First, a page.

Smart thermostats are only the beginning. Dufault expects to see sophisticated technology coming through the front door. “You used to have a switch for your ceiling fan, then a remote. Now it’s on your phone.” You can — or soon will be able to — open your curtains, turn off the A/C, turn on Pandora, start your oven and run your robotic vacuum cleaner, all from your phone.

Turning up the heat

“We don’t do a good job of heating and cooling our homes,” Dufault said. Soon, he predicts, we’ll be able to “deliver the heat to where you need it, when you need it, rather than have it everywhere all the time.” It’s not that far off. “We’ve already done that with lighting.”

Mind-blowing materials

Biomimicry. It sounds like something from a sci-fi novel, but it’s on its way, according to Dufault. Imagine a floor that can sense your weight and know how much support to provide you, like a souped-up memory-foam bed. Or that can sense that you’re too warm and can pull heat away from you. Materials that “react differently to you than they do to me” are in the home of the future.

Less is more

Meghan Kell • Kell Architects •

An architect can help you by …

… getting you what you really want.


“You may come to me and say you think you need a new kitchen. But the problem may be the entrance to the back of the house, which creates congestion in the kitchen.” Good design, said Kell, is “about puzzle-solving.”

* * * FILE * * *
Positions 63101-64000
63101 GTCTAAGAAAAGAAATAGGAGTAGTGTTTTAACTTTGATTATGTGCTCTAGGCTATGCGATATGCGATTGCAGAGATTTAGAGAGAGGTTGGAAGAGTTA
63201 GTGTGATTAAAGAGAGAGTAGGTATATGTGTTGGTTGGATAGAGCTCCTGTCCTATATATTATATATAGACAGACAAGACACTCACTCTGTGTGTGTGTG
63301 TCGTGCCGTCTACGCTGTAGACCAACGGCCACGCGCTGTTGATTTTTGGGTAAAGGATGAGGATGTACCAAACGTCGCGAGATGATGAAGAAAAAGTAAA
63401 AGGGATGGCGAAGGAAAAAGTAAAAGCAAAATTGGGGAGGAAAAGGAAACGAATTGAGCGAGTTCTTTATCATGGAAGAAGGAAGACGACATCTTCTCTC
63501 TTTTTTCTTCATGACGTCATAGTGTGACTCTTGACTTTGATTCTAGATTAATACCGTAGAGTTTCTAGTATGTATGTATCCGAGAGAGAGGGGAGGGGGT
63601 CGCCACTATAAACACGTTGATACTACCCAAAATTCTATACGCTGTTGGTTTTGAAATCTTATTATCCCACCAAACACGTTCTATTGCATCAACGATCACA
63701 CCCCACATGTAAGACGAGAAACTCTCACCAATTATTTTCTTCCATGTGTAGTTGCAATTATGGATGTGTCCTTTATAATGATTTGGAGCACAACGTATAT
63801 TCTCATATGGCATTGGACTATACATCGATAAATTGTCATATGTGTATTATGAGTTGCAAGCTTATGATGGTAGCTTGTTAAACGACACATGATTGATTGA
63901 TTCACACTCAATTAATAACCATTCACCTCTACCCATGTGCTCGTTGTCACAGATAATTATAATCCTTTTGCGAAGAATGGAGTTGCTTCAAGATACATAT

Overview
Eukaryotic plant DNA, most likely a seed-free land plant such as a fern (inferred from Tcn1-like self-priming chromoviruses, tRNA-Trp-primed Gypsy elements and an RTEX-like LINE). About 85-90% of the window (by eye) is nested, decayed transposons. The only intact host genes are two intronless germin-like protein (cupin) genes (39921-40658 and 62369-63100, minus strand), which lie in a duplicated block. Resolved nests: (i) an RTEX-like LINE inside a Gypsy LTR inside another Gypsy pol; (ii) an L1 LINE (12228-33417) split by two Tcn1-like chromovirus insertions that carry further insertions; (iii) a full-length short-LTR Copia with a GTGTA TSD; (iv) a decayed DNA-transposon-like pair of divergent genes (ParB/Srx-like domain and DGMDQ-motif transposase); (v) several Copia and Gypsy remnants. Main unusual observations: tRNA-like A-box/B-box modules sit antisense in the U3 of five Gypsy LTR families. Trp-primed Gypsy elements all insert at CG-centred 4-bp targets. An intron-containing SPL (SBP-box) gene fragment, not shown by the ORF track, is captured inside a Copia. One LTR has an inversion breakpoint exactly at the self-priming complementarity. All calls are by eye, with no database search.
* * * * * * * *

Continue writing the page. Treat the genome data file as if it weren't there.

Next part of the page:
Open to change

Updating — and often opening up — kitchens into great rooms is a sure way to “make older homes family-friendly.”

Switch it up

If an addition is out of the question, Kell sometimes suggests swapping the rooms in an older home. Turning the living room into the dining room can make an older home more livable. “Our dining room is not where we spend most of our time,” she said.

Better, not bigger

Even when an addition is called for, Kell doesn’t believe that bigger is better. “We’re trying to build compactly but design spaces well,” she said. “It’s smart design that helps us save money, save outdoor space. It gets more daylight into your home. It means the important things in your life have a space.”

What trends are you seeing?